A recent report by the TransEdu Scotland project, designed at informing trans and gender diverse policy, surveyed 158 individuals on their experiences within Scotland’s Higher Education Institutions and colleges.
86% of respondents reported experiencing barriers in relation to their gender identity especially in relation to peer relationships as well as several issues around the provision of gender-neutral facilities and navigating administrative processes. From college, “nearly half of the respondents had withdrawn with the most common reason given by both groups being mental health issues.”
Stonewall Cymru reports that two in five trans young people have attempted to kill themselves.
FE sectors are uniquely positioned to drive change and champion the rights of trans and gender diverse people.
The Learning and Skills Improvement Service guide Promoting Transgender equality in further education, recommended that colleges should “appoint a trans champion” , someone who could work closely with Teachers’ and/or Students’ Union and take the lead on organising meetings, celebrations and liaise with trans support groups.
Does your college have a trans champion that celebrates and promotes diversity?
University and College Union have produced an excellent Guide to Gender Identity and it recommends 11 ways an organisation can be inclusive of LGBT+ people and what may be campaigned for. These include developing more LGBTQ+ networks, establishing a clear first point of contact to report any incidents and to reach out to all gender identity groups in consultations.
A modern, forward-thinking approach for LGBTQ+ people is a priority and equality has to be “more than just words on paper”.
As the TransEdu Scotland project note,
“The sector must engage in sustained and committed programmes of trans awareness education, dialogue and celebration.”
This approach has to be driven by professional and empathic staff within a Trans positive environment. Some colleges are making giant strides though and providers can learn from each other and the proactive steps they are taking such as Bradford College and Brighton & Hove City Council.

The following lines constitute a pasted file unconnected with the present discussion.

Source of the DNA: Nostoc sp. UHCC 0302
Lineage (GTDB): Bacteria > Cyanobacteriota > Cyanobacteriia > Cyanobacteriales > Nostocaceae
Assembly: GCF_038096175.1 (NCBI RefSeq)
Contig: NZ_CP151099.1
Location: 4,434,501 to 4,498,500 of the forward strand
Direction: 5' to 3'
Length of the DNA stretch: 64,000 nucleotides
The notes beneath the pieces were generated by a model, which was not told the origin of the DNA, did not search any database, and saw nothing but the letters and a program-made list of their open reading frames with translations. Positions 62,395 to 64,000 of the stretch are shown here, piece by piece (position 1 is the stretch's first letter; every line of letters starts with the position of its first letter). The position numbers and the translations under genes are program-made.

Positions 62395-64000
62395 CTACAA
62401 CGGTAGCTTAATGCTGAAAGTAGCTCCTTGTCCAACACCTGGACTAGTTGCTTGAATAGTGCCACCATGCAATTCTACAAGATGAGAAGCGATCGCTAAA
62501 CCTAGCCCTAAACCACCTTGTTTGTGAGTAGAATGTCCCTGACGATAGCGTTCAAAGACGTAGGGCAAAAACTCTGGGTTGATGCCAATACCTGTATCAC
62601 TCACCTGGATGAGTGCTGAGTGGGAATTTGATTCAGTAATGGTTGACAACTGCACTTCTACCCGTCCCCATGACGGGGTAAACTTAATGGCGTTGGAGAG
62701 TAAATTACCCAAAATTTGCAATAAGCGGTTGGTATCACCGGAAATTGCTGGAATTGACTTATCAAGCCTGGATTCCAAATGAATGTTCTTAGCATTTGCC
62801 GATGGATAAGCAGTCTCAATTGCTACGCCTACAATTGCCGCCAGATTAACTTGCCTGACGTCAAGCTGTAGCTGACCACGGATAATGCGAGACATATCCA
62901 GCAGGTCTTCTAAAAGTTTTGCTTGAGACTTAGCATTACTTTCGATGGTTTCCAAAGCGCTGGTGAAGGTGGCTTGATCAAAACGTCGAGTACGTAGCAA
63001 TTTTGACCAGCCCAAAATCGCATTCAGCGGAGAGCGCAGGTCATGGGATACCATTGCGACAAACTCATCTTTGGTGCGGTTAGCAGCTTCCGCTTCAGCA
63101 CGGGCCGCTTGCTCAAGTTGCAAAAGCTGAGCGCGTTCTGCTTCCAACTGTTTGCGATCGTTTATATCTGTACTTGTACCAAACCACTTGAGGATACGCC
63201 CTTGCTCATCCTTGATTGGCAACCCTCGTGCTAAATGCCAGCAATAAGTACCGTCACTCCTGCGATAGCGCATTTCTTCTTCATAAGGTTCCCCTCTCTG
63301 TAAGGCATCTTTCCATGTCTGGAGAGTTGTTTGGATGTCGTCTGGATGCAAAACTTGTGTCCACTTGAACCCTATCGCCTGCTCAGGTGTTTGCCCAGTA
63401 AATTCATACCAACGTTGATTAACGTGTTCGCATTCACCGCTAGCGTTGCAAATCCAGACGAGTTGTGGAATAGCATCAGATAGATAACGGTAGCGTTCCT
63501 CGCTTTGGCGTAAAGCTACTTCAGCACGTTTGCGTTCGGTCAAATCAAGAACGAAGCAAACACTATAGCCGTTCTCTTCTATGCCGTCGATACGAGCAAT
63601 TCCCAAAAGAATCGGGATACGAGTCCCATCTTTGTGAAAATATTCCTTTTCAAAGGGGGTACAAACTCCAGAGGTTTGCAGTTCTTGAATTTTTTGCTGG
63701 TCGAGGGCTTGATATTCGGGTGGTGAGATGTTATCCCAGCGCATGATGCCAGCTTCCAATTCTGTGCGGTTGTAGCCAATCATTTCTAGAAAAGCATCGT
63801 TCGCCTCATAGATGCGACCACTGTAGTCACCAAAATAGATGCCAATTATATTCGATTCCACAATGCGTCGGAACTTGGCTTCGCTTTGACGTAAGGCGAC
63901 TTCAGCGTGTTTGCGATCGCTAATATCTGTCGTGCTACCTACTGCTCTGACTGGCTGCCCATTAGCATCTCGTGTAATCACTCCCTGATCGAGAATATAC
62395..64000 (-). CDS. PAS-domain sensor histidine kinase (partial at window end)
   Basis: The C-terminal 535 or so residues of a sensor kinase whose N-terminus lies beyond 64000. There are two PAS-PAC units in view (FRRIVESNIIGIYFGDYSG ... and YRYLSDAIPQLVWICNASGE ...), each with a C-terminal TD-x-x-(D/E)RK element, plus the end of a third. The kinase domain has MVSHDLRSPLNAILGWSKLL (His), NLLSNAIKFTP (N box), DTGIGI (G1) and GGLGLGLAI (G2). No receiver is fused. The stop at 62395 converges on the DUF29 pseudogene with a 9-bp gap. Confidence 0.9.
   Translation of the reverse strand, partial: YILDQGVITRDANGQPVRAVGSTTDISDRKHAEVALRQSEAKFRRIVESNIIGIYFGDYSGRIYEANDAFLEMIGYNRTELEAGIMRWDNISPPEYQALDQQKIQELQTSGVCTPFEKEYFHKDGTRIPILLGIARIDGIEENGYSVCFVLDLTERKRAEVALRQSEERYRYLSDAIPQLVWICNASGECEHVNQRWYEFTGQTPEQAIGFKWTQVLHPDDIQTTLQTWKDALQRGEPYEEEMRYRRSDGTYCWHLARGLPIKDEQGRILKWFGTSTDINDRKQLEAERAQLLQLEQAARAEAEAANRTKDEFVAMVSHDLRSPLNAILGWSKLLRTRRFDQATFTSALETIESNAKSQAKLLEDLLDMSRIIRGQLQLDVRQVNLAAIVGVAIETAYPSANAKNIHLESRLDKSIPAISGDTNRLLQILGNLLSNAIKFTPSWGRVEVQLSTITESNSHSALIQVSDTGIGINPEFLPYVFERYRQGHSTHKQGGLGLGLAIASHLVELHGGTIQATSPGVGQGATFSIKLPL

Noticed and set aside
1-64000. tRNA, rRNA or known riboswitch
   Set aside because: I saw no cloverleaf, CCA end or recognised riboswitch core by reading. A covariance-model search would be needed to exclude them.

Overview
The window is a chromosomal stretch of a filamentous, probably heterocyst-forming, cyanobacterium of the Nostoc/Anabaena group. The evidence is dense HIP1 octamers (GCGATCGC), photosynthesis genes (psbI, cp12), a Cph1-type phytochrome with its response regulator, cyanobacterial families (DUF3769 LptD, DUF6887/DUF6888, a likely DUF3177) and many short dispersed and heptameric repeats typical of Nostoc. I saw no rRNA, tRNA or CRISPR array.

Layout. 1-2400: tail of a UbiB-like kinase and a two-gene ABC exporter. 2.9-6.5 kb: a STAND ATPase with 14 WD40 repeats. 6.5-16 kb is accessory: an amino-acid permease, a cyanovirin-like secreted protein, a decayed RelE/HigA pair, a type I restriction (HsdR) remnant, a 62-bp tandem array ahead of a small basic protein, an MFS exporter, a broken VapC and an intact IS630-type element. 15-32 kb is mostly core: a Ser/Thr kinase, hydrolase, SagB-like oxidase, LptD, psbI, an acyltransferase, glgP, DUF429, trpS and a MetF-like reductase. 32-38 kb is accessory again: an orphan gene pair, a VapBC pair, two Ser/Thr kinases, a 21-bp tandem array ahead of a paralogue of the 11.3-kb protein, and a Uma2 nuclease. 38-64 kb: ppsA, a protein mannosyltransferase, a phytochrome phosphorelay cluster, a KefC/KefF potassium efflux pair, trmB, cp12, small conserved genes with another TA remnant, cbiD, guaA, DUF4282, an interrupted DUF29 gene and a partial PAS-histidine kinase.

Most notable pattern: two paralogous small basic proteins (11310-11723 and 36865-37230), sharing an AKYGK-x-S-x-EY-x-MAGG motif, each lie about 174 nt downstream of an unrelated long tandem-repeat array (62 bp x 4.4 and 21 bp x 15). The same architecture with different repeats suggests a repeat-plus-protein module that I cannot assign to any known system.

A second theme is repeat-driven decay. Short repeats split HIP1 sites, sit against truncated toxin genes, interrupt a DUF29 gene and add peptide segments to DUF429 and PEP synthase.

There is considerable help and advice available on transgender issues:
– Educate & Celebrate provide CPD, INSET and training resources for schools and are an eTeach Partner
– The Proud Trust – theproudtrust.org. See their LGBT History Month 2018 Resource Pack that you can access free here.
– Gender Identity Research & Education Society(GIRES) – gires.org.uk GIRES is a member of the Anti-Bullying Alliance.
– All About Trans – allabouttrans.org.uk
– Stonewall – stonewall.org.uk
– Gendered Intelligence – http://genderedintelligence.co.uk
– Forum for Sexual Orientation and Gender Identity Equality in Post School Education – https://sgforum.org.uk/. The Forum wallchart is available here to download.
– Safe T – safetuk.org
– Gender Trust – gendertrust.org.uk
– LGBT Consortium – lgbtconsortium.org.uk
– Schools Out UK – schools-out.org.uk
About the author
John is an ex-primary school teacher and Ofsted inspector who has spent the last 20 years working in the education industry as a teacher, writer and editor. John’s specialist area is primary maths but he also loves teaching science and English. John has written a number of educational and children’s books, and contributed over 1,000 articles and features to various educational bodies. John is eTeach’s school leadership and Ofsted advice guru, sharing insights on best practice for motivating and enriching a school team, as well as sharing savvy career steps for headteachers and SLT.